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Industrial Real Estate Developers Investing In Tech To Attract Tenants

E-commerce demands for next-day delivery, industrial labor shortages, and advances in indoor cultivation and food production are reshaping the design of warehouse spaces.
Workplace amenities, energy efficiency, and automation, are rapidly becoming critical to securing industrial property tenants according to panelists who spoke at Biznow’s Midwest Industrial and Logistics Summit last week.
Once considered premium improvements, 40-foot clear height ceilings, dedicated on-site trailer storage areas, 60-foot speed bays, LED lighting, and oversized employee parking lots have become must-haves for industrial tenants said Barry Missner, CEO of Chicago-based Missner Group.
Industrial property tenants are looking for better workplace amenities designed to address the tight, localized labor markets and shortage of workers in warehouses, said Geoffrey Kasselman, Executive Managing Director at Newman Knight Frank.
“More so today than ever today, tenants want amenities focused on ramping up productivity in the work environment,” said Kasselman.
Kasselman, who leads Newman Knight Frank’s national industrial practice, said amenities such as health and fitness facilities, basketball courts, jogging tracks, on-site cafeterias, and commissaries are becoming more popular as more companies focus on increasing workplace productivity and employee satisfaction.
Offering on-site job training programs is also becoming more common as e-commerce tenants attempt to manage to retain employees amid the growing shortage of workers in the industry.
Energy efficiency has become a critical area of interest for massive power and water users in the agri-tech and food production sectors, said Wendy Berger, CEO and Founder of WBS Equities, LLC which specializes in the construction and development of industrial warehouses for food and beverage manufacturers.
“We try to design energy efficient systems with a goal of reducing bottom-line operating costs,” said Berger, who highlighted that one of the firm’s clients, Amy’s Kitchen, a national organic frozen food manufacturer, has set a goal to achieve zero waste to landfill at its production facilities.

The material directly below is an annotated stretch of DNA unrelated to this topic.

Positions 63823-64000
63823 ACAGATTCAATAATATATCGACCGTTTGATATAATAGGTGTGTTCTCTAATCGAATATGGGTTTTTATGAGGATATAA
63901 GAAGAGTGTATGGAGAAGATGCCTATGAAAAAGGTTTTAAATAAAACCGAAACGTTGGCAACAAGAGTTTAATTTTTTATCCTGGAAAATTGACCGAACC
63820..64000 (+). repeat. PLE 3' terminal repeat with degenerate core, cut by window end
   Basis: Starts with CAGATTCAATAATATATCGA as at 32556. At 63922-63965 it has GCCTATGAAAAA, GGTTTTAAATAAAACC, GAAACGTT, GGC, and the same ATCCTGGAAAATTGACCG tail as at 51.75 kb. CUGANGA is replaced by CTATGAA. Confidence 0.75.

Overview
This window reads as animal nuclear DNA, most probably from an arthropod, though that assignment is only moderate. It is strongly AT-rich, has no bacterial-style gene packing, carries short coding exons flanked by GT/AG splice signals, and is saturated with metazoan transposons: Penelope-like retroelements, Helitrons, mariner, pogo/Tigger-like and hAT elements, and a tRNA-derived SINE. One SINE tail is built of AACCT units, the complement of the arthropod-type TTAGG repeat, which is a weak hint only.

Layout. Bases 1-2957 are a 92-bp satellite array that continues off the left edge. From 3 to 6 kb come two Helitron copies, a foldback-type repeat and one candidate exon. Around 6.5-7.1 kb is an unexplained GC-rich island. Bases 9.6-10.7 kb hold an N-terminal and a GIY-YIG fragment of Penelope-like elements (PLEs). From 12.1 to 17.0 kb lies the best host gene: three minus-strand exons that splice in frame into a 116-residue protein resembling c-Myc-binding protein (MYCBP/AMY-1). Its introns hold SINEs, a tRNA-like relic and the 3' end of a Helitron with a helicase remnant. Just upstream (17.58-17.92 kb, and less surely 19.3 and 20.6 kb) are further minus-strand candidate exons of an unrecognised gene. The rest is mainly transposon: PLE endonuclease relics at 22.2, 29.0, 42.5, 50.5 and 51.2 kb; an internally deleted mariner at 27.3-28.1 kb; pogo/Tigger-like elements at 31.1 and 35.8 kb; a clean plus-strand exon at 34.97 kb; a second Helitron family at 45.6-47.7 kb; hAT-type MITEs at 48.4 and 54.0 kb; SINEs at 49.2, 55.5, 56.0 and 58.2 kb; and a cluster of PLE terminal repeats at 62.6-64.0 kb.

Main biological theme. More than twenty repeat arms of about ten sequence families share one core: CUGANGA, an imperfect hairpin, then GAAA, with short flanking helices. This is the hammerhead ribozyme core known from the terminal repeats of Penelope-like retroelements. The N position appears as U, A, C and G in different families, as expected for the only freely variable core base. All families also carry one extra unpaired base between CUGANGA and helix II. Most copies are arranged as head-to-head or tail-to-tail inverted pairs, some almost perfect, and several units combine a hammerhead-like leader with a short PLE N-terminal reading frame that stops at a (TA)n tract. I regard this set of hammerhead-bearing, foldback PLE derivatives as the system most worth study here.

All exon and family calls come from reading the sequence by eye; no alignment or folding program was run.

Facilities outfitted with infrastructure that can easily deploy reverse osmosis water filtration systems for indoor cultivation of cannabis and other equipment designed for CBD oil extraction and manufacturing soft-drinks and candy will become popular as more cannabis-based products start to enter the mainstream consumer marketplace, said Berger, an early investor in the marijuana industry.
As more industrial space is used for purposes of indoor cultivation and food preparation, the number of monitoring systems required to create optimal environments are increasing rapidly.
“Truly the holy grail for building maintenance systems would be integration,” said Berger. “There are more than19 different systems that need monitoring to create an optimal environment, and these systems need to communicate.”
Industrial property owners need to become more flexible on lease terms.
“The ultimate amenity is flexibility,” said Kasselman. “It’s hard to expect tenants to sign five to ten year leases and to get landlords to pay for build outs if they don’t know where their business will be.”
Finding ways to reduce the upfront cost of build outs is a constant balancing act, panelists said. The cost per square foot for food manufacturing and agri-tech facilities can be triple those of a standard build.
A primary challenge to the adoption of technology in the industrial sector has been the inability for developers to justify costs of tech add-ons to underwriters and lenders.
“Currently, there isn’t enough data available to justify the costs of adding improvements,” said Missner.
Industrial property developers who are building for the long-term are less likely to adopt technology solutions because it’s hard to forecast what will be needed 10-15 years from now, panelists said.
“If you are building to hold, you will likely build yesterday’s building,” said Kasselman.
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Despite cost challenges, forward-thinking developers are becoming more strategic about future proofing developments today for tomorrow’s needs, said Kasselman.
“If loss of power for one day can result in millions lost in e-commerce sales, wouldn’t you spend an extra million dollars for extra power services?” Kasselman asked.
“There is a speculative build in Chicago where they have decided to pre-wire the parking lot with conduit so that when the shift to electric cars takes place, they are ready,” said Kasselman.
“It’s about looking down the chessboard three to four moves, so you can remain ahead,” he said.

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